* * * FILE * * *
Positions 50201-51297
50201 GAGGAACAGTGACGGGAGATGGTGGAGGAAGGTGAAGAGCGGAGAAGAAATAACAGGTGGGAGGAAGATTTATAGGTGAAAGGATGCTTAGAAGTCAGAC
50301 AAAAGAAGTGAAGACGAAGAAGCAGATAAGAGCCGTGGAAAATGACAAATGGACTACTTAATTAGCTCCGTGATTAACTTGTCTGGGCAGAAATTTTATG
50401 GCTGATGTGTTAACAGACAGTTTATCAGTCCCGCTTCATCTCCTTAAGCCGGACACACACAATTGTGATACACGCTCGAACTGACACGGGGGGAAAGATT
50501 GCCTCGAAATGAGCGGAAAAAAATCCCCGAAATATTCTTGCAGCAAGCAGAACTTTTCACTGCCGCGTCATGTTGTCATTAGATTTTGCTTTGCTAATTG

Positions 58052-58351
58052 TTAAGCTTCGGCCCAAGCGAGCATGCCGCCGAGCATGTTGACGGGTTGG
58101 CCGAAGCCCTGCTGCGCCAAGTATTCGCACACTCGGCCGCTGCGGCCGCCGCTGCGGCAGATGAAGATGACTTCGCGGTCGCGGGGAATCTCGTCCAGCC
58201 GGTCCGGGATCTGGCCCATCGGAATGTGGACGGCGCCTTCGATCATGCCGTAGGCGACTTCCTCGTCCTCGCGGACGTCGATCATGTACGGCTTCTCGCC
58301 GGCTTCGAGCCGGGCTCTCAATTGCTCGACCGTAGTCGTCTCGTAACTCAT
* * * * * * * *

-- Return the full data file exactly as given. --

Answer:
Positions 50201-51297
50201 GAGGAACAGTGACGGGAGATGGTGGAGGAAGGTGAAGAGCGGAGAAGAAATAACAGGTGGGAGGAAGATTTATAGGTGAAAGGATGCTTAGAAGTCAGAC
50301 AAAAGAAGTGAAGACGAAGAAGCAGATAAGAGCCGTGGAAAATGACAAATGGACTACTTAATTAGCTCCGTGATTAACTTGTCTGGGCAGAAATTTTATG
50401 GCTGATGTGTTAACAGACAGTTTATCAGTCCCGCTTCATCTCCTTAAGCCGGACACACACAATTGTGATACACGCTCGAACTGACACGGGGGGAAAGATT
50501 GCCTCGAAATGAGCGGAAAAAAATCCCCGAAATATTCTTGCAGCAAGCAGAACTTTTCACTGCCGCGTCATGTTGTCATTAGATTTTGCTTTGCTAATTG

Positions 58052-58351
58052 TTAAGCTTCGGCCCAAGCGAGCATGCCGCCGAGCATGTTGACGGGTTGG
58101 CCGAAGCCCTGCTGCGCCAAGTATTCGCACACTCGGCCGCTGCGGCCGCCGCTGCGGCAGATGAAGATGACTTCGCGGTCGCGGGGAATCTCGTCCAGCC
58201 GGTCCGGGATCTGGCCCATCGGAATGTGGACGGCGCCTTCGATCATGCCGTAGGCGACTTCCTCGTCCTCGCGGACGTCGATCATGTACGGCTTCTCGCC
58301 GGCTTCGAGCCGGGCTCTCAATTGCTCGACCGTAGTCGTCTCGTAACTCAT